Steven A. Levine
Coordinator for Educational Programs
With the New York City mayoral primaries a week away, I thought it would be interesting to look back at the 1977 mayoral election and how Ed Koch’s campaign commercials helped lead him to victory. This was a bleak year for New York City, which was teetering on the edge of bankruptcy and could not borrow money on its own credit. Thousands of police officers, firefighters, teachers, CUNY faculty and other municipal workers had been laid off. A blackout had led to mass looting in many neighborhoods, Son of Sam was wreaking his terror upon the city, and crime in general was on the rise.
As the election season began, Congressman Koch was polling at the bottom of a large group of Democratic candidates that included Mayor Abe Beame, former Congresswoman Bella Abzug, N.Y. Secretary of State Mario Cuomo, Congressman Herman Badillo, and Manhattan Borough President Percy Sutton. Running as a “liberal with sanity,” Koch endorsed the death penalty, attacked the municipal unions and their leaders, and “poverty pimps.” Koch ended his advertisements, crafted by campaign manager David Garth with the tagline, “After eight years of charisma [John Lindsay] and four years of the clubhouse [Abe Beame], why not try competence.”
With his conservative message, Koch catapulted to second place in the primary. He then defeated Mario Cuomo in the runoff and the general election, when Cuomo ran as the candidate of the Liberal Party. In a city where crime appeared out of control, municipal unions were striking, and the fiscal outlook was bleak, Koch had sensed that a more conservative candidate would appeal to a large portion of the electorate. His election was a watershed and ushered in years of austerity and a more limited view of what government could or should do.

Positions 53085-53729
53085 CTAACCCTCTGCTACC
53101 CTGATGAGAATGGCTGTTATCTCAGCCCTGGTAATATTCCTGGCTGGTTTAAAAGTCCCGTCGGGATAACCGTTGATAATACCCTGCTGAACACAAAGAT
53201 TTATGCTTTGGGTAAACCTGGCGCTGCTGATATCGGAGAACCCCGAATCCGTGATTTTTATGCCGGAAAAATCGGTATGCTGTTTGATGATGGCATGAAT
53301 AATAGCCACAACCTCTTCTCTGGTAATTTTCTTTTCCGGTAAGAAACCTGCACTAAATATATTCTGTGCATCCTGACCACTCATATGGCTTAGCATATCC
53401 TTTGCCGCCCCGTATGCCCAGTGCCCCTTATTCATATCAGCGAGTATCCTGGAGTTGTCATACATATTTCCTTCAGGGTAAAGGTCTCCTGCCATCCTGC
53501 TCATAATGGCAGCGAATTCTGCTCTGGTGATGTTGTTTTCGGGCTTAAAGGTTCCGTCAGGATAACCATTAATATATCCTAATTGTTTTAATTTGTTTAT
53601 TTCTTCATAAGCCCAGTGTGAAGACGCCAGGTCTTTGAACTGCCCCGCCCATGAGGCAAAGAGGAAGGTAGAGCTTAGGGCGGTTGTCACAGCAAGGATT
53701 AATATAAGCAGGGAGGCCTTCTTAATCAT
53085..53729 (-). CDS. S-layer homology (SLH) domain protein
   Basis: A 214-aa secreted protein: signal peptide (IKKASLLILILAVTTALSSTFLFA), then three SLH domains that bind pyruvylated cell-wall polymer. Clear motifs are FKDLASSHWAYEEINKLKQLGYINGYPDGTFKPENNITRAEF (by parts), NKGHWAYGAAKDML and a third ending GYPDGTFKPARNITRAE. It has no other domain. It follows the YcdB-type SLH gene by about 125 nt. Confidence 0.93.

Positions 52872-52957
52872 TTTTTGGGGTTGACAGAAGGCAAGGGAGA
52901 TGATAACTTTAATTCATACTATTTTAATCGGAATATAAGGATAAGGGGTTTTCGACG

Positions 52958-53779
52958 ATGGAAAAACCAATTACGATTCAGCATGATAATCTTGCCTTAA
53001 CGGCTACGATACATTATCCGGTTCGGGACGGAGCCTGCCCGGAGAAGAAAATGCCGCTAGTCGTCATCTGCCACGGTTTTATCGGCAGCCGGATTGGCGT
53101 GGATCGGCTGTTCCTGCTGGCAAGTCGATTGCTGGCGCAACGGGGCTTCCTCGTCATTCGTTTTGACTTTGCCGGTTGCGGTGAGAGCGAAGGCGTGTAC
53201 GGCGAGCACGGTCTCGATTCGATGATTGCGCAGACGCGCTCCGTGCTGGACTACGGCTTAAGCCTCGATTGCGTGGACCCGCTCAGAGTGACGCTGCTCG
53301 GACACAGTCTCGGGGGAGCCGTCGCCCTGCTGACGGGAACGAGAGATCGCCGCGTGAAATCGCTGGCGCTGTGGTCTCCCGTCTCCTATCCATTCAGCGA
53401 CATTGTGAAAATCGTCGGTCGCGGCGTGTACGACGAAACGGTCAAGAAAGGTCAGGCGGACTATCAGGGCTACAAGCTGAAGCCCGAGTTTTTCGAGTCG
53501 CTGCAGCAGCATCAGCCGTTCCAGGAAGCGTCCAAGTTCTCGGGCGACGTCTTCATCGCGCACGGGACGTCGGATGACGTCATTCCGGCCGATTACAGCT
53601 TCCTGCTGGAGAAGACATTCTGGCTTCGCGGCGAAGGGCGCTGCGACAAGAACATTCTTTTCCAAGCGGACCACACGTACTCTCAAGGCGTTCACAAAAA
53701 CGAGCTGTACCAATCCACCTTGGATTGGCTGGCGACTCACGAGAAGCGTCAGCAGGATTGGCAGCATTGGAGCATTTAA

The dominant issues in this year’s Democratic primary are very different as the Bloomberg era comes to a close. Crime is at a historic low, but the stop and frisk policies of the NYPD have come under fierce criticism. The shimmering towers that have risen in Manhattan and on the waterfronts of Queens and Brooklyn are symbols of both increasing prosperity and the rising inequality of New York City. Whether these themes augur a new watershed for New York’s politics remains to be seen until after primary day and beyond when future historians analyze the campaign advertisements of 2013.
P.S. To learn more about voting in New York City, check out the Archives’ curriculum, “City Government and You: Voting Rights and Citizenship.”